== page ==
PyROOT with Apache and django

We have recently developed some web based interface that utilizes the pyROOT package to create interactive histograms via jsROOT with a django application. This development went very smoothly while using the provided webserver with django. Alas, upon transitioning to an apcahe server to test before release we have run into an issue that has stopped us dead in our tracks. It appears the the pyROOT library is getting hung up during loading causing the web pages to never render. We were able to increase the verbosity of the output to see that indeed the last import is related to ROOT. Here are the status messages:

[Thu Feb 22 10:38:14.128164 2018] [wsgi:error] [pid 18073] [client ] # /opt/root/6.12.06/lib/__pycache__/ROOT.cpython-36.pyc matches /opt/root/6.12.06/lib/
[Thu Feb 22 10:38:14.129220 2018] [wsgi:error] [pid 18073] [client ] # code object from '/opt/root/6.12.06/lib/__pycache__/ROOT.cpython-36.pyc'
[Thu Feb 22 10:38:14.129470 2018] [wsgi:error] [pid 18073] [client ] # /usr/lib64/python3.6/__pycache__/__future__.cpython-36.pyc matches /usr/lib64/python3.6/
[Thu Feb 22 10:38:14.129588 2018] [wsgi:error] [pid 18073] [client ] # code object from '/usr/lib64/python3.6/__pycache__/__future__.cpython-36.pyc'
[Thu Feb 22 10:38:14.129662 2018] [wsgi:error] [pid 18073] [client ] import '__future__' # <_frozen_importlib_external.SourceFileLoader object at 0x7f3d3312c358>
[Thu Feb 22 10:38:14.129908 2018] [wsgi:error] [pid 18073] [client ] # /opt/root/6.12.06/lib/__pycache__/cppyy.cpython-36.pyc matches /opt/root/6.12.06/lib/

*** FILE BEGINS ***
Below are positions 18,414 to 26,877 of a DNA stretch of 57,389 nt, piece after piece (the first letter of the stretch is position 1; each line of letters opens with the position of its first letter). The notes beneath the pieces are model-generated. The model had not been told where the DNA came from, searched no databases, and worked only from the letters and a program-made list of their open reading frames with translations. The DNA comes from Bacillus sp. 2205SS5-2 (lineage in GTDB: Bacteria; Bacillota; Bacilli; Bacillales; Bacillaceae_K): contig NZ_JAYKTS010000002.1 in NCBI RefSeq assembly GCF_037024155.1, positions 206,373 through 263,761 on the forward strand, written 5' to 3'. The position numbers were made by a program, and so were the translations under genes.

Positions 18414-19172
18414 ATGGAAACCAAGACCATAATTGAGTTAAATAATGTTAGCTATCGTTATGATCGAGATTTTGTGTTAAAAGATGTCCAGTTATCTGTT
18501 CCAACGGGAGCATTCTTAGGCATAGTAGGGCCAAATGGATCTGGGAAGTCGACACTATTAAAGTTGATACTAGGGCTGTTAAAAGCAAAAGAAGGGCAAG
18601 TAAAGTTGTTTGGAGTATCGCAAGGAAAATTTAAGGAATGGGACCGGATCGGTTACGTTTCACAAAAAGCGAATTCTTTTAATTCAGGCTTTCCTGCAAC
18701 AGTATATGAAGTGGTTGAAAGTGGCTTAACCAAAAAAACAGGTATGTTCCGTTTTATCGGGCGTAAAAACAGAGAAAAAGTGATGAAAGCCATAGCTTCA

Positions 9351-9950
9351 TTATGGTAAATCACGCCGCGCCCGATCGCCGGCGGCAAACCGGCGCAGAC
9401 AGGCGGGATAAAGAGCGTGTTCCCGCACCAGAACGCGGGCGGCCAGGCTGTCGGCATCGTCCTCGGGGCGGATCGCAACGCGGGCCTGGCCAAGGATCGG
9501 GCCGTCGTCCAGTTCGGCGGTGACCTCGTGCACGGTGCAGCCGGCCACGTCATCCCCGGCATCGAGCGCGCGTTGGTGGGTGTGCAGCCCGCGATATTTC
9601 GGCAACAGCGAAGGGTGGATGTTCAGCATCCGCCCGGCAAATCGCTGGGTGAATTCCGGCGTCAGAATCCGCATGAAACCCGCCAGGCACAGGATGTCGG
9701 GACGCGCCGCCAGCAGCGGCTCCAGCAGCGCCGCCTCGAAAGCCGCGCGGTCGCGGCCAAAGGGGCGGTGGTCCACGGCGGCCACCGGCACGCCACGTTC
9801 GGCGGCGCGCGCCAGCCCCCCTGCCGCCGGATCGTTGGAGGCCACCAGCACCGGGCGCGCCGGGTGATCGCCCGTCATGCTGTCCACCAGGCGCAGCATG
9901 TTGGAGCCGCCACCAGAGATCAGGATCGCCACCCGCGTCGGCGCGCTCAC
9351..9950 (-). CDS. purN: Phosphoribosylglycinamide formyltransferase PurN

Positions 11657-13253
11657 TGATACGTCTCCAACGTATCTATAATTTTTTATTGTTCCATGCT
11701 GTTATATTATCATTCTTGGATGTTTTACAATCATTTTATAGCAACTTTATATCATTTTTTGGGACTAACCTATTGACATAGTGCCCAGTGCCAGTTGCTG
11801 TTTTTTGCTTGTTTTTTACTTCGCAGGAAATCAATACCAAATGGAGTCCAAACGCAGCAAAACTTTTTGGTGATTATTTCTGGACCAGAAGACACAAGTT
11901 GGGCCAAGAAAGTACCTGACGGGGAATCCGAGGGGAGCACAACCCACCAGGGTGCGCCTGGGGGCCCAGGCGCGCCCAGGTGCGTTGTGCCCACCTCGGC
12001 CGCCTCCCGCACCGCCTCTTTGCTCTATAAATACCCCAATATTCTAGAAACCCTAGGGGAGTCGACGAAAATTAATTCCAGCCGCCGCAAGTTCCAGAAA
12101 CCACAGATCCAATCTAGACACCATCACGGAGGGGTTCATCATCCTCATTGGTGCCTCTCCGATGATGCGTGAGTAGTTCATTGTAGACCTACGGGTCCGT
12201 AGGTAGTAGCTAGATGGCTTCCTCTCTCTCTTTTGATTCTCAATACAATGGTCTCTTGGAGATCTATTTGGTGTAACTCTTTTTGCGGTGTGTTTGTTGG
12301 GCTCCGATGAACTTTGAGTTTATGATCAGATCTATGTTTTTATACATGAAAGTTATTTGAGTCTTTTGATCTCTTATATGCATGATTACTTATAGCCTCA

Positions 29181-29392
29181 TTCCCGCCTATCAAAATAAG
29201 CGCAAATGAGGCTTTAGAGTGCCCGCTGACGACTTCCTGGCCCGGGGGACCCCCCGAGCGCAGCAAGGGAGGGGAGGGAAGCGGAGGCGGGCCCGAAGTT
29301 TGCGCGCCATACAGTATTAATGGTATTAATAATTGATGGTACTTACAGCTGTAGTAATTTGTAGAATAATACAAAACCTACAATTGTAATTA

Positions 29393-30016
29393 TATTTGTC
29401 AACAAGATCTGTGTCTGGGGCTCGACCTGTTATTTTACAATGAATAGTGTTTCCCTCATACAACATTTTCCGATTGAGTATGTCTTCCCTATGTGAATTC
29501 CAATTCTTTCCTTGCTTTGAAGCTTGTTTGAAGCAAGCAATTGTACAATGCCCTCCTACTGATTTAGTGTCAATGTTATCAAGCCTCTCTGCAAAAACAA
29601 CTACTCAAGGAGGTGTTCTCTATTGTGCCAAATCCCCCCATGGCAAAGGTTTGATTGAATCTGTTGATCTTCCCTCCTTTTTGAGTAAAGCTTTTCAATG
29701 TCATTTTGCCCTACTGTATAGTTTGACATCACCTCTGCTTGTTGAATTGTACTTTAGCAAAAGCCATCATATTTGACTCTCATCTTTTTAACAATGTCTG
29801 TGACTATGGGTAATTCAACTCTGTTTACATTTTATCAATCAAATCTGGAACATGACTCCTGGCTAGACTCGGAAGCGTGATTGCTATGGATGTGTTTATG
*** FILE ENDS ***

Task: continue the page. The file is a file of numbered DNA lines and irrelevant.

[Thu Feb 22 10:38:14.130011 2018] [wsgi:error] [pid 18073] [client ] # code object from '/opt/root/6.12.06/lib/__pycache__/cppyy.cpython-36.pyc'
[Thu Feb 22 10:38:14.497359 2018] [wsgi:error] [pid 18073] [client ] # extension module 'libPyROOT' loaded from '/opt/root/6.12.06/lib/'
[Thu Feb 22 10:38:14.497480 2018] [wsgi:error] [pid 18073] [client ] # extension module 'libPyROOT' executed from '/opt/root/6.12.06/lib/'
[Thu Feb 22 10:38:14.497517 2018] [wsgi:error] [pid 18073] [client ] import 'libPyROOT' # <_frozen_importlib_external.ExtensionFileLoader object at 0x7f3d331344e0>

It appears to be when loading the C++ python extension something hangs and the process gets stuck. The site loads without issue when commenting out the import ROOT statement. Any suggestions would be greatly appreciated. Perhaps @wlav might have some insight?

After some hacking we find that the following line in was the culprit for hanging on load. If we comment these lines out then there is no issue render the main page, but we then fail to render pages that make use of ROOT components, for example simply using ROOT.TH1F hangs.

#--- Enable Autoloading ignoring possible error for the time being
try:    _backend.gInterpreter.EnableAutoLoading()
except: pass

That gInterpreter call is likely a red herring: it basically shows that the problem is with the first call.

Agreed, just not sure where to go from here. I suspect it has something to do with the crippled environment that the httpd process are run in, but I’m not sure what I need to correct.

Did you copy over (and gave access to) the ‘etc’ directory of the ROOT installation? There are a bunch spurious dependencies, including etc/class.rules and etc/plugins that cause weird behaviour and crashes if not present.